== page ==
Like any other morning, the school resource officer leaned comfortably against the wall near the main entrance, responding to and calling out greetings with the arriving students. Like any other morning, some answered, some ignored him, and they all rushed on past, anxious to get to their lockers, to meet their friends, to get to class.
Except on this morning, one girl hesitated, walked past, came to a stop and slowly walked back. And soon, the SRO had details about a planned cafeteria fight between two squabbling groups of eighth-grade boys.
And all it took to get that information was eight months of “good mornings.”
In a two-part series available online, the Federal Bureau of Investigation (FBI) interviewed experts in school security, who pointed out that one of the most important aspects of being a good SRO is playing a part in fostering a healthy school climate, and it can all start with something as simple as greeting students by name. Following that and some of the other simple tips provided can help SROs build trusting relationships. Those trusting relationships can in turn help create a healthy school climate with reduced tolerance for bullying and violent conflict resolution, and a greater likelihood of students’ reporting threats and suspicious behavior. These tips come from the second article, “School Resource Officers and Violence Prevention: Best Practices Part Two,” found on the FBI website at https://leb.fbi.gov/articles/featured-articles/school-resource-officers-and-violence-prevention-best-practices-part-two. Part One, located at (https://leb.fbi.gov/articles/featured-articles/school-resource-officers-and-violence-prevention-best-practices-part-one), provides basic information on how schools and law enforcement can work together to establish strong working partnerships.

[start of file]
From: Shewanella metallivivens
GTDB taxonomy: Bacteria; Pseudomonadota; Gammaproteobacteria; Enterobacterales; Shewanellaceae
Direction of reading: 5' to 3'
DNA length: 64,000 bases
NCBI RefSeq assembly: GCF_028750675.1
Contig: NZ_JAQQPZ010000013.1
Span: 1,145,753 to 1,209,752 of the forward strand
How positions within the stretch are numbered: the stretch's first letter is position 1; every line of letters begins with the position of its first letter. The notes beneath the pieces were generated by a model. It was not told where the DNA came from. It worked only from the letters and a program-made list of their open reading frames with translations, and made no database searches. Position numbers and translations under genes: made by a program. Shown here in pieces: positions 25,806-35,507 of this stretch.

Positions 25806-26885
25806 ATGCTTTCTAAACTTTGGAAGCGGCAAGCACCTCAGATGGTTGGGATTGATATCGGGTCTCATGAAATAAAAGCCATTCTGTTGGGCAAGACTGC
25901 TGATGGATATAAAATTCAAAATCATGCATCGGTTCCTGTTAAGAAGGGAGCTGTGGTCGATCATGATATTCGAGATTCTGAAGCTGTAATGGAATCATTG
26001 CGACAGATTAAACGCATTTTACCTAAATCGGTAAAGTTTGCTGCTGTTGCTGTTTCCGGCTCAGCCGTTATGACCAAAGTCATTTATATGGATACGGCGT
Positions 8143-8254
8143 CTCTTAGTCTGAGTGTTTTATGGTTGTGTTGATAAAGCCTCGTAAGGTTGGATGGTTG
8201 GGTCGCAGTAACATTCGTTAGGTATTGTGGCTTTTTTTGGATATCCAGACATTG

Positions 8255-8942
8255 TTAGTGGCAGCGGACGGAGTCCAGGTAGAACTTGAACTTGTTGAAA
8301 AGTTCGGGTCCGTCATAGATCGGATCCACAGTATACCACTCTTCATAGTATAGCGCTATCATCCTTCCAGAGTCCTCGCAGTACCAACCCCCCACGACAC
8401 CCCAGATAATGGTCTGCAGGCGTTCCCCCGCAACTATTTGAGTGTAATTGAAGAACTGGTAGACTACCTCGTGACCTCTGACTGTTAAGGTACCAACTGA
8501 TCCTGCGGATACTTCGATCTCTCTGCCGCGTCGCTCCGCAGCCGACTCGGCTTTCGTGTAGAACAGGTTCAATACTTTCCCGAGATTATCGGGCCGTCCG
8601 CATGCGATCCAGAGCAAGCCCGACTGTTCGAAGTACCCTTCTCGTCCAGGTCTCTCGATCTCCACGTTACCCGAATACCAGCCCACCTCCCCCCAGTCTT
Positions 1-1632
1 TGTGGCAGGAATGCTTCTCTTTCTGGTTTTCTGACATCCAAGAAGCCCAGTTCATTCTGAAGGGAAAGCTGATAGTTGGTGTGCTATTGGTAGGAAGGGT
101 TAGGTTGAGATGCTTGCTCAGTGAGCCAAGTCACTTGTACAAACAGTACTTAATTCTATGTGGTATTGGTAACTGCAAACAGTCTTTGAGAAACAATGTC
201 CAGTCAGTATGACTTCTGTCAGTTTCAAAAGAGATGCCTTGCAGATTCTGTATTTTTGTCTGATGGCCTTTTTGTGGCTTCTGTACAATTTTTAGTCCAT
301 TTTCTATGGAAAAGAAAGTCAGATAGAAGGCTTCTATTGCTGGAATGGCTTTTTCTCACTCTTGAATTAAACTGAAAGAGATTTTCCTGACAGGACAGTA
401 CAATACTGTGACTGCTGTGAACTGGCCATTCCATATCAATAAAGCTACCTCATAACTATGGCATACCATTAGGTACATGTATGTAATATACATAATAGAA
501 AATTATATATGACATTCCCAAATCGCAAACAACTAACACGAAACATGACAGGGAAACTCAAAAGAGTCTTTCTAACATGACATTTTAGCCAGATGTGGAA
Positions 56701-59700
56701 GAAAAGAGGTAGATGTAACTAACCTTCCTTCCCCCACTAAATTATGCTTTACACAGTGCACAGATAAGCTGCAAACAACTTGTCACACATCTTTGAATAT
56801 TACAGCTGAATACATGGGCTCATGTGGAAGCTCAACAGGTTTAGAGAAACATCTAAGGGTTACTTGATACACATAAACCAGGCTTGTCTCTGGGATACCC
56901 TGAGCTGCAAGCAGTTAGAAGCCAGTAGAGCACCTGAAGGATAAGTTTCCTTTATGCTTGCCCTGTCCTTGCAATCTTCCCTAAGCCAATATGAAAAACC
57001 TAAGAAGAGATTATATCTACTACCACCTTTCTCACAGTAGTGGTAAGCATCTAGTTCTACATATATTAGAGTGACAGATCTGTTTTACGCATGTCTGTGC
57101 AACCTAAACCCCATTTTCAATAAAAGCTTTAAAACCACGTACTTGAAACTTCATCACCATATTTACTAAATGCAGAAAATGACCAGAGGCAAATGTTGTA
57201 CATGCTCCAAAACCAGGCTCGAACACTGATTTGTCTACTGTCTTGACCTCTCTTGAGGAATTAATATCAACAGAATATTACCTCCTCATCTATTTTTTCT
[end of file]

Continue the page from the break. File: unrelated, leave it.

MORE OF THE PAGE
The two articles grew out of a follow-on effort to the 2013 Comprehensive School Safety Program, a U.S. Department of Justice funding incentive for more schools to hire SROs. Realizing that these new SROs needed training and support, FBI staff interviewed a group of SROs with more than 150 years of combined experience, then compiled the results of these individual interviews with research to produce the two-part series. The FBI also summarized the key points from both articles in a new free guide, Violence Prevention in Schools: Enhancement Through Law Enforcement Partnerships (https://www.fbi.gov/file-repository/violence-prevention-in-schools-march-2017.pdf/view.)
“We’ve been working since 2013 on the whole concept of how to make not only schools, but everyone in the nation, safer. This effort has allowed us to target the group that serves schools and provide them with best practices,” says the FBI’s Katherine Schweit, co-author of the articles. “Many of the SROs who we interviewed were recommended by the U.S. Department of Education, and the group includes some of the finest and most forward-leaning officers working in the field. It’s important for the FBI to look for best practices conducted by the people who know the business. There’s no better resource for us to go to.”